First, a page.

Top Three AI Chatbots and How to Use Them

A data analyst using AI as a working tool.

In a previous e-bulletin we started to explore the concept of using AI as AT. We learned that there are many ways in which this new technology can be helpful to students, professionals, persons with disabilities, and beyond. We discovered that AI chatbots were even better at finding and synthesizing information than a traditional browser, and that the flexible, conversational nature of this technology is ideal for diving into a variety of complicated subjects. With that in mind, we are going to dive even deeper into what these chatbots are capable of as well as identifying and comparing the top three chatbots on the market right now.


Copilot is a powerful AI tool that clearly makes good use of Microsoft’s vast repository of information. And while the app is perfectly capable of creating stories and songs and other creative elements, coding is where it shines above the rest. With instant access to GitHub (an open source coding platform), Copilot is able to suggest and create complex strings of code, thus saving developers and students hours and hours of work.


Formally known as Bard, Gemini is Google’s entry into the world of chatbots. As the former name suggests, the app is great at creating original content that ranges from complex code to flowery poetry. It also does both of those things very well, so you could say that Gemini is a bit of a “jack of all trades” within the world of AI chatbots. Gemini also boasts a particularly interesting feature that the other chatbots do not yet have. With this app, users can actually upload photos instead of text as a prompt. In testing this feature, I uploaded a picture I had taken of two iPhones and asked, “What is this?”. The AI correctly identified the two phones and even compared the unique features that each phone possessed.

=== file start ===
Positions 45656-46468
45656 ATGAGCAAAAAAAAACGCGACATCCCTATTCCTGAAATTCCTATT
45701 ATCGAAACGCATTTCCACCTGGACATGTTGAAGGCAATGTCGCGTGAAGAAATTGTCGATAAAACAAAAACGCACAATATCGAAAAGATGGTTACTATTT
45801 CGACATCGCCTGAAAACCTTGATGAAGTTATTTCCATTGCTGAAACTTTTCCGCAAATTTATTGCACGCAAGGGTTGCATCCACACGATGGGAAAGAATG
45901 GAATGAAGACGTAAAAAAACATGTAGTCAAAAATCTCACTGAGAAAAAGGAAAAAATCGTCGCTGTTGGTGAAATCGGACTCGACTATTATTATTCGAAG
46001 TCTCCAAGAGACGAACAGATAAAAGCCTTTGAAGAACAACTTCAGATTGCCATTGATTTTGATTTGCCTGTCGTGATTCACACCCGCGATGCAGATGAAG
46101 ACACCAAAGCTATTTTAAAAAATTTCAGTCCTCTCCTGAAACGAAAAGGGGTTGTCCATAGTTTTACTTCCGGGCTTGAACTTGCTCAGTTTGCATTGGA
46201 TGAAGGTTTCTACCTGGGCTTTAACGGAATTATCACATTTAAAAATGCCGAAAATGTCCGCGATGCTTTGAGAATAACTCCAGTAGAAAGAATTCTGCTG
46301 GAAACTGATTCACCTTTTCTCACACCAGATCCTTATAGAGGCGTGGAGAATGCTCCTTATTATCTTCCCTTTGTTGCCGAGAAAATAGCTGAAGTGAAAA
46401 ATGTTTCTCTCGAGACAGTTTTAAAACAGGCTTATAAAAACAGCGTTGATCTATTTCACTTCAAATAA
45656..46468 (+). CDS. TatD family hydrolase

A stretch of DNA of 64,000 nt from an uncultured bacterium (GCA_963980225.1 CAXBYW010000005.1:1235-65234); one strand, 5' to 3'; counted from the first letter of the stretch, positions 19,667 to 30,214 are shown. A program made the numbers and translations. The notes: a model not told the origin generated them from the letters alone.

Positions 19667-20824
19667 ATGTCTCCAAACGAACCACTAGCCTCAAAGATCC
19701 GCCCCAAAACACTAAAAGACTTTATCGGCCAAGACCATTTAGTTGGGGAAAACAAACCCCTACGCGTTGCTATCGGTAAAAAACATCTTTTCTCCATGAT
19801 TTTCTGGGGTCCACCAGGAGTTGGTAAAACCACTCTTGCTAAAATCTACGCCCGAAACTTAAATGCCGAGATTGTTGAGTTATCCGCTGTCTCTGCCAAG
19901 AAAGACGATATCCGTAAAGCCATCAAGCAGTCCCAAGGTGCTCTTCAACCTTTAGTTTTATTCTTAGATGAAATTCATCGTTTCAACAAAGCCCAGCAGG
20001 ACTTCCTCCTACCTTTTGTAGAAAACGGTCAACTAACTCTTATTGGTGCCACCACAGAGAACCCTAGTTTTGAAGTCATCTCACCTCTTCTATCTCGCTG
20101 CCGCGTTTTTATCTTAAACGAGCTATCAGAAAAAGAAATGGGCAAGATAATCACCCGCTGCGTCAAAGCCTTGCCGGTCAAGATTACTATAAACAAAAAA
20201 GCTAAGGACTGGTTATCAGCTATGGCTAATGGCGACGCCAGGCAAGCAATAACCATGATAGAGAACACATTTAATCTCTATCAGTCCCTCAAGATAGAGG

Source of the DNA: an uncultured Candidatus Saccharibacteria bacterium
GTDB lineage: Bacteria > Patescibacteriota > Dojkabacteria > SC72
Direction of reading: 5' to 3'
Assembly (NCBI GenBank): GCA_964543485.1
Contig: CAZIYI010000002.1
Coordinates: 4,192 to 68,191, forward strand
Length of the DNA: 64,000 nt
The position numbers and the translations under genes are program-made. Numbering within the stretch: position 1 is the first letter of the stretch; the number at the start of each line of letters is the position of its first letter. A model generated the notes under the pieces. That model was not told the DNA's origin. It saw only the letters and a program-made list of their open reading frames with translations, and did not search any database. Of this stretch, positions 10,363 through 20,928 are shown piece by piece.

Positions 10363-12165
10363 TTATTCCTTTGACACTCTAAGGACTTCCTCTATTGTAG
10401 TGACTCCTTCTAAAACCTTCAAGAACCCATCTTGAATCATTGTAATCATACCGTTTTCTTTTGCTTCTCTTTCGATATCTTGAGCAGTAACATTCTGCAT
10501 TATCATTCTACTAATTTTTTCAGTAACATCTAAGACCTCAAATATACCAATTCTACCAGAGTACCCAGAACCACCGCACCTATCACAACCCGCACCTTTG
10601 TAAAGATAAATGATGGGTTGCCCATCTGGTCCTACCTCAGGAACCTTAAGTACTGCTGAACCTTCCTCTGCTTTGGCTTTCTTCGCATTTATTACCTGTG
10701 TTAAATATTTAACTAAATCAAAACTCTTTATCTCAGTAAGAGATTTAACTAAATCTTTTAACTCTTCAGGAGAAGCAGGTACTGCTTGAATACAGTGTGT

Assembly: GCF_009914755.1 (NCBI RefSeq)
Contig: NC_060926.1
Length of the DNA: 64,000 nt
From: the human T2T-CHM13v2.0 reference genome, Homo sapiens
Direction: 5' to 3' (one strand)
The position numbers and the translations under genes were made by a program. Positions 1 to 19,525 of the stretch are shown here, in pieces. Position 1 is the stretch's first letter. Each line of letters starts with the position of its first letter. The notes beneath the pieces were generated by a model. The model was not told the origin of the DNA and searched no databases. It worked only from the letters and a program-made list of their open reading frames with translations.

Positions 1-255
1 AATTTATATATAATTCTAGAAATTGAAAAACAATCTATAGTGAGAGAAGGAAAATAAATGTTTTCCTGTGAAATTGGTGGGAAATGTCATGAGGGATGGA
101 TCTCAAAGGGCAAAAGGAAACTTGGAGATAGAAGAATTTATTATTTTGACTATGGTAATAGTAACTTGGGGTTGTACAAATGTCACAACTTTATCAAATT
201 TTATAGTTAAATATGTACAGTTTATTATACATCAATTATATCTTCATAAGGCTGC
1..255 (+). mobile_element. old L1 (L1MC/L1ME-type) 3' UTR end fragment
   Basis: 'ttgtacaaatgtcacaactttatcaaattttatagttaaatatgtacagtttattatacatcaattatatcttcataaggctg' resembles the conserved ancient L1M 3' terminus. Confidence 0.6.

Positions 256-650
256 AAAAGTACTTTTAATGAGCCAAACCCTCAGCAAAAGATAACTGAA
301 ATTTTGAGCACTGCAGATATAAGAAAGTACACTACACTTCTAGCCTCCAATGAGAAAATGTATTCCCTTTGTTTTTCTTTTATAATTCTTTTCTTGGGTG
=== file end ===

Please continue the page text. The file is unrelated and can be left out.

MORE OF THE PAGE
If you’re looking for someone to talk to, ChatGPT is the winner. This app excels at conversation and is the best choice for creating text that actually seems like it might have come from a human. If you are looking at creating or editing written content, ChatGPT is the best choice. The app also does a fantastic job of breaking down complex information into digestible and well-formatted chunks of text. I find this app does the best job of providing users with the information they need without being bogged down with too many superfluous details.

A screenshot of ChatGPT being used to write a haiku about assistive technology.

In terms of built-in accessibility, Gemini and Copilot both offer built-in speech-to-text functionality whereas ChatGPT does not. On the other hand, ChatGPT offers a built-in read aloud feature where the other two do not. But since read aloud can be toggled via Edge, this isn’t much of an advantage accessibility-wise, which puts Gemini and Copilot ahead of ChatGPT when it comes to overall accessibility. To explore these apps even further, click the bolded titles above to be redirected to each respective chatbot.

This post originally appeared on the AT Help Desk website.

Tags: apps, assistive technology, AT HelpDesk, Atlantic Regional Office

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